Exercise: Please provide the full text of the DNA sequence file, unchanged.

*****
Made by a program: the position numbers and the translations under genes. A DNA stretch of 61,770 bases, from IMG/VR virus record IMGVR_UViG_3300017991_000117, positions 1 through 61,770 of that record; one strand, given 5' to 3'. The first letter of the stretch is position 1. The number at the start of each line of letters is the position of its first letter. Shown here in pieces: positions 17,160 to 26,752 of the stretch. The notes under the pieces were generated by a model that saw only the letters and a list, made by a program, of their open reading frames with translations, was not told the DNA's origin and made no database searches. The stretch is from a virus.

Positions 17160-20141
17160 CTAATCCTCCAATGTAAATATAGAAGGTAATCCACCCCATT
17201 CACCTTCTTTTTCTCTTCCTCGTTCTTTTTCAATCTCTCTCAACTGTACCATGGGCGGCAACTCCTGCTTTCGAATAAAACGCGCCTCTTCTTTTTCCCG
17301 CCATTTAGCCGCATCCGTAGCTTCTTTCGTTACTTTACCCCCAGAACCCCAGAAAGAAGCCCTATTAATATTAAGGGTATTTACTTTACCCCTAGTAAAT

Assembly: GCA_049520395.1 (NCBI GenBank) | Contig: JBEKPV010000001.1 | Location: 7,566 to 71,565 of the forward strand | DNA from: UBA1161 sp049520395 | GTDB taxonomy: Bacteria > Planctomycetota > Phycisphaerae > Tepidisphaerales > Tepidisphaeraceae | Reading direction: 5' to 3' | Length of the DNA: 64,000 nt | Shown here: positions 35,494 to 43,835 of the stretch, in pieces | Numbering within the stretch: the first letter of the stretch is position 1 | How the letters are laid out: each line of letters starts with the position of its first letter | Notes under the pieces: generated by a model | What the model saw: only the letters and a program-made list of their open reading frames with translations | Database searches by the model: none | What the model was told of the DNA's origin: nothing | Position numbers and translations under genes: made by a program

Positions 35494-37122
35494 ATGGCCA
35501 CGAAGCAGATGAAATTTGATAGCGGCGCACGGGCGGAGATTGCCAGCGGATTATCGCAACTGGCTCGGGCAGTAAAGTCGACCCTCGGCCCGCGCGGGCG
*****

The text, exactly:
Made by a program: the position numbers and the translations under genes. A DNA stretch of 61,770 bases, from IMG/VR virus record IMGVR_UViG_3300017991_000117, positions 1 through 61,770 of that record; one strand, given 5' to 3'. The first letter of the stretch is position 1. The number at the start of each line of letters is the position of its first letter. Shown here in pieces: positions 17,160 to 26,752 of the stretch. The notes under the pieces were generated by a model that saw only the letters and a list, made by a program, of their open reading frames with translations, was not told the DNA's origin and made no database searches. The stretch is from a virus.

Positions 17160-20141
17160 CTAATCCTCCAATGTAAATATAGAAGGTAATCCACCCCATT
17201 CACCTTCTTTTTCTCTTCCTCGTTCTTTTTCAATCTCTCTCAACTGTACCATGGGCGGCAACTCCTGCTTTCGAATAAAACGCGCCTCTTCTTTTTCCCG
17301 CCATTTAGCCGCATCCGTAGCTTCTTTCGTTACTTTACCCCCAGAACCCCAGAAAGAAGCCCTATTAATATTAAGGGTATTTACTTTACCCCTAGTAAAT

Assembly: GCA_049520395.1 (NCBI GenBank) | Contig: JBEKPV010000001.1 | Location: 7,566 to 71,565 of the forward strand | DNA from: UBA1161 sp049520395 | GTDB taxonomy: Bacteria > Planctomycetota > Phycisphaerae > Tepidisphaerales > Tepidisphaeraceae | Reading direction: 5' to 3' | Length of the DNA: 64,000 nt | Shown here: positions 35,494 to 43,835 of the stretch, in pieces | Numbering within the stretch: the first letter of the stretch is position 1 | How the letters are laid out: each line of letters starts with the position of its first letter | Notes under the pieces: generated by a model | What the model saw: only the letters and a program-made list of their open reading frames with translations | Database searches by the model: none | What the model was told of the DNA's origin: nothing | Position numbers and translations under genes: made by a program

Positions 35494-37122
35494 ATGGCCA
35501 CGAAGCAGATGAAATTTGATAGCGGCGCACGGGCGGAGATTGCCAGCGGATTATCGCAACTGGCTCGGGCAGTAAAGTCGACCCTCGGCCCGCGCGGGCG